Monday, June 20, 2011

Why We Dance...

Patriarchal societies have forced women into stereotypes roles: the understanding, virtuous, and self-sacrificing woman, or the seductive, passionate and frightening woman.  Both feminine images are controlled through the body's appearance, attitudes, gestures and movements.  These categories tear up a woman and rob her of her strength.  She has to be very careful not to be misunderstood.  To be respected and taken seriously, she tries to hide her femininity and constrict her body into an emotional corset.  Split into saints and witches, women were at once put above and beneath the reality of life; either way, they were robbed of all real participation in the development and shaping of society.  They were supposed to derive happiness and satisfaction from a peripheral existence, supposedly in harmony with their "natural" role, namely self-sacrifice and submission. Dancing is an opportunity for a woman to look at these facets in a light and playful way, before deciding where she wants to stand.

Dance has completed its transformation from the realm of the sacred to the aesthetic and artistic and back to a joyful, sensual, and playful instrument for self-discovery.  The contents of dancing changed with each phase, always combining with people's immediate physical and spiritual needs. Indeed the language of dance flows over the socially coded body, and it uses a different logic that can be understood through sensual awareness.  Leaving oneself through dancing to enter a world beyond one's control and beyond the personal level - almost flowing between inner and outer world - contributes to a new and different understanding of the tensions between the different poles of existence.  By allowing the mind and the senses, the inside and outside worlds, to unite, without ever allowing either to become dominant, dancing makes it possible for people to set out on unorthodox searches for themselves, and to experience sexual and social issues in their own bodies.  Dance is an art and as such it enables whoever practices it to constantly improve their skills and self-knowledge.  And to know oneself is a human being's most essential duty.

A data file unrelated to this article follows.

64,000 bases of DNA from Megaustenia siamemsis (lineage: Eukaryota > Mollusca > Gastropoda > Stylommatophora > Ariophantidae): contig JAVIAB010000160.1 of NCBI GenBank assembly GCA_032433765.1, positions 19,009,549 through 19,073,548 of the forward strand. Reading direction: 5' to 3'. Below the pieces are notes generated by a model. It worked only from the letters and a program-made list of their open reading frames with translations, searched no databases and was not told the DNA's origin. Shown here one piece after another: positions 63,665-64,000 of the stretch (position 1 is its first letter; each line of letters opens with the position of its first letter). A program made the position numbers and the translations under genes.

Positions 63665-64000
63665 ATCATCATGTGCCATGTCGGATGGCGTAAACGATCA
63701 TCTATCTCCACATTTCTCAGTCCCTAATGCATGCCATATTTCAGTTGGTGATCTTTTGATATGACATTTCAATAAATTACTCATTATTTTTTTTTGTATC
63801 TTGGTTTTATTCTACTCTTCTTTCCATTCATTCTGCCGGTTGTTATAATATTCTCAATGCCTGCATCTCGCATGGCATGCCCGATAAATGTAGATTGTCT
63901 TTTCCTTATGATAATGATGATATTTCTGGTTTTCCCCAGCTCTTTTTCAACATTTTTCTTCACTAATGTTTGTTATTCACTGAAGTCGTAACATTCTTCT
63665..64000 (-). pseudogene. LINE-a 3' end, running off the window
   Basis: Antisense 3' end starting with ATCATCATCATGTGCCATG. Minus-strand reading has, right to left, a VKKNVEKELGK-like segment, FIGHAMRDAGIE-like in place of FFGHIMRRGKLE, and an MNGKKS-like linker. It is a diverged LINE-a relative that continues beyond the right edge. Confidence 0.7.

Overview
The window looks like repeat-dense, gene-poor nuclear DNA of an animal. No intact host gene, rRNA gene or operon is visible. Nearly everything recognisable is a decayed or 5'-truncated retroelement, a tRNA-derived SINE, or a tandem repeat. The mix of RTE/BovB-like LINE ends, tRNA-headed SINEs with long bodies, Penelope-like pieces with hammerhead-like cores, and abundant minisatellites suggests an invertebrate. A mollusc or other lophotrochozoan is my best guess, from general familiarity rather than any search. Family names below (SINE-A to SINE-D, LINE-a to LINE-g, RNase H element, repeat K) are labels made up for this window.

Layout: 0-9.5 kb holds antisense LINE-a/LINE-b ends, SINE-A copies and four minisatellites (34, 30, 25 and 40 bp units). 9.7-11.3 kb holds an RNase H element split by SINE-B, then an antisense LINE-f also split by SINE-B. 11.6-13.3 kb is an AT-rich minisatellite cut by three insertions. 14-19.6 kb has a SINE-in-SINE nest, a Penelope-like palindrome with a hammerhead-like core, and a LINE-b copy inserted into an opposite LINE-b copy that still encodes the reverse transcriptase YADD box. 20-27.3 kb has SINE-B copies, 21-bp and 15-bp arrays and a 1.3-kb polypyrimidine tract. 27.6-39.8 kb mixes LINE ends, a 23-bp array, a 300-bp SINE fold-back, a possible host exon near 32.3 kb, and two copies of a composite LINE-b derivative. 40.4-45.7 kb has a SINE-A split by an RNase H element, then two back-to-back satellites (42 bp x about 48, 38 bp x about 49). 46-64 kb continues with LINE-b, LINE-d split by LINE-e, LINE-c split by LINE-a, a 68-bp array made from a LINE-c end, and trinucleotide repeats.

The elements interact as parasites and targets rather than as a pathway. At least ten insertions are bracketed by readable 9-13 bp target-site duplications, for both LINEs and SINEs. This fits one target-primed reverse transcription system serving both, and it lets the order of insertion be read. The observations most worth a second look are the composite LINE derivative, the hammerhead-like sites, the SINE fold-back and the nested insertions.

--Rosina-Fawzi Al-Rawi